I can’t begin to describe the absolute cuntnugget that I happened across yesterday. I was queued up in Subway awaiting my usual lunchtime trough of food (plain chicken, all the salad bar onion, double gherkin, double pickle, honey and mustard, no drink, cheers yes, haha) when in walks some twat wearing a top-hat. In Newcastle, in Subway, with a waxed pointy moustache to boot. It gets worse – when he got to the counter, he actually came out with ‘So how on Earth does this work, then’. I was filled with irrational hatred. All I could think about was dashing back to the counter, pushing his face through the glass sneeze-guard and holding his head down in the pickles container until he stopped struggling for life and the police arrived to take me away. He was singularly the most achingly try-hard hipster twat that I’ve ever had the absolute displeasure to orbit.
It is, without doubt, the worst ‘subculture’ that exists right now. Zip backwards fifteen years ago and it was easy (at our school at least) – you had normal kids, then on either side of those you had chavs or Goths. And mind, these Goths were the starter Goths – none of this professional goth/emo whatever you see around town. They all had knock-off coats like Neo from the Matrix and a Livejournal account for photos of their self-harming. I had long, black hair for a good portion of my later school years but I was never a goth, not least because I was too fat – there’s nowt worse than a tiny muffin-top popping out over a pair of New-Rock boots. One of my exes told me he was a goth before we met up but that only extended to have long hair – I’m not sure how gothic giving someone Enya’s A Box Of Dreams on a first date is.
Chavs on the other hand are less tolerable but I just put most of that down to being thick. It was the time of coke-can fringes and Kappa tracksuit and for the most part, given it was a fairly posh school I went to, we’d only really see them out and about in the wild, their tracksuits rustling in the breeze. As I get older I find myself growing more contemptuous of a subculture that seems to revel in stupidity and an ability not to throw a trampoline on any square of dog-shit littered grass bigger than a postage stamp, but that’s by the by – it’s hipster that draws my true ire.
It’s just so loathsome, so affected, so nonsensical. Every year – including going backwards and forward through time, no doubt – it’s the same. Newcastle becomes awash with students all trying to outdo each other on the poncy twat stage. Instead of the booming Geordie dialect ricocheting around the streets of the city centre, you’ll hear trust-fund rah-rah knobheads, whose idea of living dangerously is a quinoa salad on a terrace in Jesmond, stumbling around in their lollipop trousers and 1920s make-up. We have bars opening up all over the town catering to such predilections, all copying the ‘trends’ that London washed its hands off three years earlier – a drink served in a jam-jar? Oh outrageous. And I fucking hate it.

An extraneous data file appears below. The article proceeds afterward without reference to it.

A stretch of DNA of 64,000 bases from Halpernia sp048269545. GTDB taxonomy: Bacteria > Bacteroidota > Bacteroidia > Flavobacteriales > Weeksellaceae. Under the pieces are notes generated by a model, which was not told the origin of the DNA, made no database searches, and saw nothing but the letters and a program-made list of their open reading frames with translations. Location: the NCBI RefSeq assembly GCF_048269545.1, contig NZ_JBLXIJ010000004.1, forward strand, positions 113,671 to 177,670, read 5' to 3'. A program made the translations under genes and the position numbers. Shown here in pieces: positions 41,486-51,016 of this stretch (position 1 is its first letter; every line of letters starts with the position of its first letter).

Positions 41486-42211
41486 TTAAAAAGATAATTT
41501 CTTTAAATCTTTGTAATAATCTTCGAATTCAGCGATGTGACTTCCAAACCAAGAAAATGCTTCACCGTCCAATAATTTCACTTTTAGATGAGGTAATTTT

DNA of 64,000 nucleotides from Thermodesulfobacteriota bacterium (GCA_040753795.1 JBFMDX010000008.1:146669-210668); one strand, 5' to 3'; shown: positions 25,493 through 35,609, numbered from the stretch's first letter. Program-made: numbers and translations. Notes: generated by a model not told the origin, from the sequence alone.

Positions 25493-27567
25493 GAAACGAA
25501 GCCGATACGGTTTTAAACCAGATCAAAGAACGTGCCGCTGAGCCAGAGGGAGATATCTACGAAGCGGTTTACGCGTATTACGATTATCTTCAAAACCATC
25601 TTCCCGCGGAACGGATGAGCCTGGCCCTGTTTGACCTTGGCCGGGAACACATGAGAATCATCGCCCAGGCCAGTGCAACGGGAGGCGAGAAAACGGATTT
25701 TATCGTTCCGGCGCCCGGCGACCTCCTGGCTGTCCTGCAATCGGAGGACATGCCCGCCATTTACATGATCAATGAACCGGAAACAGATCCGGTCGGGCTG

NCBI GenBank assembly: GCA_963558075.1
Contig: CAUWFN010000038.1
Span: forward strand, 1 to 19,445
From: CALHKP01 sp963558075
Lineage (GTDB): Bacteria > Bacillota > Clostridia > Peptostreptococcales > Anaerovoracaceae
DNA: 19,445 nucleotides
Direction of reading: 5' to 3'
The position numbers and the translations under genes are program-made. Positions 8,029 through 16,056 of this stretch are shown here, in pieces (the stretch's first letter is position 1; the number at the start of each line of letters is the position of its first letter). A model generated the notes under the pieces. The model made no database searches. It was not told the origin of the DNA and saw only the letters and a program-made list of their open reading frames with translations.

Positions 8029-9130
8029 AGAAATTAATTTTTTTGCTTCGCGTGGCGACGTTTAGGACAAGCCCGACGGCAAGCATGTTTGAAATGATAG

I don’t hate garlic bread, mind, but being a fat twat means I can’t have it. Sniff. But I can have this…
This photo doesn’t really do it justice, I must say. I had to hurry through the kitchen like Electra from the Starlight Express whilst Paul juggled three separate courses at the same time. This tastes almost exactly like cheesy garlic breadsticks you get from the takeaway, with the exception that it’s healthy!
This will make about eight breadsticks – enough for two.
to make syn free cheesy garlic bread you’ll need:
one cauliflower (or 600g-ish defrosted cauliflower florets), one egg white, 2 cloves of garlic, 40g grated cheese (2x HexA), salt, pepper, oregano
to make syn free cheesy garlic bread you should:
preheat the oven to 190 degrees (gas mark 5). Cut the cauliflower into florets and bung into a large food processor. Blitz until it has a ‘rice’ texture with a few bigger chunks. Spread out onto a baking tray or Pyrex dish and bake in the oven for about 20 minutes. Allow to cool for about five minutes. Tip the mixture into a dry, clean tea towel and pull the corners together. Squeeze the ball of mixture as much as you can (if it’s still too hot, let it cool down for a bit more). This will take about ten minutes of squeezing, until it has quite a dry, crumbly texture. In a bowl, add garlic and egg whites to the cauliflower with 10g of grated cheese and mix well. Tip onto a baking sheet lined with parchment paper and shape until it’s about half a centimetre thick. Top with the remaining cheese and bake in the oven for about twenty minutes, and grill for about three. Cut, and enjoy!
Don’t be put off by the cauliflower – yes, it does taste a little like cauliflower but if you’re not a fan of you really won’t mind – it gives a great ‘doughy’ texture. Make sure it’s nice and firm when it’s cooked so it’ll hold it’s shape for dipping. If it sags a little, bake for a few minutes more.
On a final note…
This uses half a cauliflower each as a base. Some might consider it a tweak and therefore requires synning, but given that half a cauliflower isn’t an extravagant amount of veg to have in one go and you haven’t magically deep-fried it in lard as you moved it from the oven to the tea-towel I haven’t bothered. You can if you wish.
Buon appetito or summat.